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Agriculture Economics- Monthly Article

Andrew Griffith

Dr. Andrew Griffith, Assistant Professor, Department of Agricultural and Resource Economics

(865) 974-7480

agriff14@utk.edu

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Cattle slaughter numbers are important values in the cattle industry for several reasons. The first reason the number of cattle slaughtered is important is because it impacts total beef production. Beef production is a factor of the number of head slaughtered and weight at slaughter which is further impacted by the class of animal being harvested (steer, heifer, or cow). The second reason the number of head slaughtered is important lies largely in heifer and cow slaughter which influences cattle herd expansion and contraction. A third reason cattle slaughter numbers are important is related to overall slaughter capacity which is only discussed during times of under and over capacity.


As of this writing there were 42 weeks of federally inspected cattle slaughter data available for 2018. Through that time period, 13.52 million steers, 7.30 million heifers, and 2.43 million beef cows had been harvested in 2018. The aforementioned slaughter numbers represent a 1.1 percent decline in steer slaughter compared to the same 42 weeks in 2017 while heifer slaughter is up 7.0 percent and beef cow slaughter increased 10.3 percent compared to a year ago. One aspect that also has to be considered is dairy cow slaughter which totaled 2.53 million head through 42 weeks which is an increase of 4.4 percent compared to 2017.


The increased slaughter numbers has led to 22.4 billion pounds of beef production through the end of October which is an increase of 2.7 percent compared to 2017. Total beef production over this time period could have been vastly different had carcass weights been heavier or lighter. Steer carcass weights the first six months of the year averaged about six pounds heavier than the same six months in 2017, but weights moderated in the third quarter leaving average steer weights through the first 42 weeks at about 4 pounds heavier than 2017. A difference of two pounds seems small but it becomes large when multiplied by 13.52 million head. Heifer carcass weights in 2018 have been above year ago weights 40 out of 42 weeks resulting in heifer dressed weights averaging eight pounds heavier than the previous year. The increased heifer weights are likely due to higher quality heifers entering the feedlot instead of being retained as replacement heifers.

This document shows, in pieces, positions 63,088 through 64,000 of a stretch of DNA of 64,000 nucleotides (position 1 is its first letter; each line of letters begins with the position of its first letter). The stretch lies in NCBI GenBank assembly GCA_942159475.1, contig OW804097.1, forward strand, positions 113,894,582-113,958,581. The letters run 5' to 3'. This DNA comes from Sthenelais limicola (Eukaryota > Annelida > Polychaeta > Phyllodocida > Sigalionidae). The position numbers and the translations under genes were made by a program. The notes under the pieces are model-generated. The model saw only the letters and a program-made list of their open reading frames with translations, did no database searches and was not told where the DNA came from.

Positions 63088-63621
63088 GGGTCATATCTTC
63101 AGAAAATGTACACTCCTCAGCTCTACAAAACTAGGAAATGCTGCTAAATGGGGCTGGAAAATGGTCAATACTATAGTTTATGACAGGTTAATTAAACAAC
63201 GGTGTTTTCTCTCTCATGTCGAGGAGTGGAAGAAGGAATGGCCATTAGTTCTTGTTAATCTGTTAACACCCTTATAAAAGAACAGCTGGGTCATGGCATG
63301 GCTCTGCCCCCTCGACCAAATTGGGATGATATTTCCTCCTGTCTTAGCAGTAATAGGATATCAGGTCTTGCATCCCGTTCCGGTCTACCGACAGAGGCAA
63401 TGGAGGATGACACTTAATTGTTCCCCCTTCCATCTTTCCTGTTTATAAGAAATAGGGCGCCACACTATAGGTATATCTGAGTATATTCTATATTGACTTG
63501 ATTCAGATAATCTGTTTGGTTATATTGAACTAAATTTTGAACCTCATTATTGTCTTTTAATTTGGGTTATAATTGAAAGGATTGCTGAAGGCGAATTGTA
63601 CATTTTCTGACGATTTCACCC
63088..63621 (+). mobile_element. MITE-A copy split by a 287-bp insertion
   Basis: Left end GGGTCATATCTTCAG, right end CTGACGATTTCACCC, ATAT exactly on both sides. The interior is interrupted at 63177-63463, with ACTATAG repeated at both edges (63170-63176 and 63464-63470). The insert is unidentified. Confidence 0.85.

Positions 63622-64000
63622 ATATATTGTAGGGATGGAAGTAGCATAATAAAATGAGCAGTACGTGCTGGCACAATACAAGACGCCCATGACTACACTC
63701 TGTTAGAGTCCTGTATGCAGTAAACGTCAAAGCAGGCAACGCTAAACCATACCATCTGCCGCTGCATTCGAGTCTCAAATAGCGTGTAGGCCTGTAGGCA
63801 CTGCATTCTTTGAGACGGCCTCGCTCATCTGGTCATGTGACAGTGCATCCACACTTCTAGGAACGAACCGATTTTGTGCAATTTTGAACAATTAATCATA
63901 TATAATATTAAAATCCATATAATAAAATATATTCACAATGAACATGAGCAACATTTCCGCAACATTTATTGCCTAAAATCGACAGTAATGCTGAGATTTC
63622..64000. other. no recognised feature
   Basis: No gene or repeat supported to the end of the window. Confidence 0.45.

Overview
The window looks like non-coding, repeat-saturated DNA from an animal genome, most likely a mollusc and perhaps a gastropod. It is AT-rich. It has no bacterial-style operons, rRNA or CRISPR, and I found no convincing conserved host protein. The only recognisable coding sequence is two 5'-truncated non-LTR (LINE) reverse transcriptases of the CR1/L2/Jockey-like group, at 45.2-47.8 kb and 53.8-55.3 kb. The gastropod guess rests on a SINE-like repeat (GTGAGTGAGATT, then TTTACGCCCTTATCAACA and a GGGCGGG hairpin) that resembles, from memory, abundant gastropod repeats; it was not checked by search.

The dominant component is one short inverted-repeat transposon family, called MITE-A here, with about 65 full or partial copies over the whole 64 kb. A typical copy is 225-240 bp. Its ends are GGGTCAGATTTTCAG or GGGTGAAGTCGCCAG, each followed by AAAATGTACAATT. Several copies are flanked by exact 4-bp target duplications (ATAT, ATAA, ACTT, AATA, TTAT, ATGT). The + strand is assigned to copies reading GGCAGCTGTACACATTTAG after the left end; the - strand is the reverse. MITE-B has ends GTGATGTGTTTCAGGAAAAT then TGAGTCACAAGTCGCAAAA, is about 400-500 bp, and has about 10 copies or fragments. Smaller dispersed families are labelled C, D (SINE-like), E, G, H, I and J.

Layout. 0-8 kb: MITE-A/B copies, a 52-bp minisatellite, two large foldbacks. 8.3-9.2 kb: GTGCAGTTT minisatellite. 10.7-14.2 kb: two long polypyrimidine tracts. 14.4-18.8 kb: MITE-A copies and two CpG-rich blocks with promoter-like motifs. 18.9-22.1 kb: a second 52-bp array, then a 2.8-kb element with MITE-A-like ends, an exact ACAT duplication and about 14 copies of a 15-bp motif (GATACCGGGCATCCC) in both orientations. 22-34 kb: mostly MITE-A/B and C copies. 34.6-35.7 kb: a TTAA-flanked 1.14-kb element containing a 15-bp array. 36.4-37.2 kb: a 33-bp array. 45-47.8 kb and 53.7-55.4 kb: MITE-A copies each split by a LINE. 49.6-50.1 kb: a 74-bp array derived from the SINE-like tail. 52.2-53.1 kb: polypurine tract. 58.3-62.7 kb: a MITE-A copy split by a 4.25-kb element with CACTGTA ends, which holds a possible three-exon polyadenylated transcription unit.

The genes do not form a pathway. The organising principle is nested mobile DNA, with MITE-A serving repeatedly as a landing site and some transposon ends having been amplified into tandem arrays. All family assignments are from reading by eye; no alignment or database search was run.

Whether the animal is a steer, heifer, or cow also impacts beef production. Steers carcass weights have averaged about 64 pounds heavier than heifer carcass weights through 42 weeks. Similarly, slaughter cow weights tend to be even lighter which means each cow harvested has a smaller relative impact on beef production than do steers and heifers.


Moving to the second stated reason slaughter numbers are important is expansion and contraction of the beef cattle herd. As profitability in the beef industry declines, heifer and cow slaughter tend to increase as producers make the decision to market more animals. Alternatively, when profitability is strong, heifer retention increases and cow culling is reduced. The most recent example of retaining heifers and cows took place from 2014 through 2016. However, the market has been trending to sending more heifers to the feedlot and culling the cow herd deeper.


From 1990 to 2010, heifer slaughter as a percentage of the beef cow herd ranged from 27 to 35 percent while cow slaughter as a percentage of the beef cow herd ranged from just below 8 percent to just over 11 percent. During the rapid expansion phase, heifer slaughter as a percentage of the beef cow herd ranged from 25 percent to 28 percent while cow slaughter ranged from 7 to 9 percent. If 2018 heifer and beef cow slaughter levels persist at the current rate then heifer slaughter will be between 28 and 29 percent and cow slaughter will be between 9 and 10 percent as a percentage of the beef cow inventory. These levels of slaughter do not point towards contraction in the beef cow herd. These numbers simply point to much slower expansion in the industry.


Lastly, slaughter capacity becomes a topic of discussion when cattle inventory grows and slaughter levels increase. The beef industry lost some slaughter capacity in the past several years and some of that reduced capacity occurred during the rapid expansion phase as there were fewer cattle to harvest. At this time, there is not tremendous concern in slaughter capacity.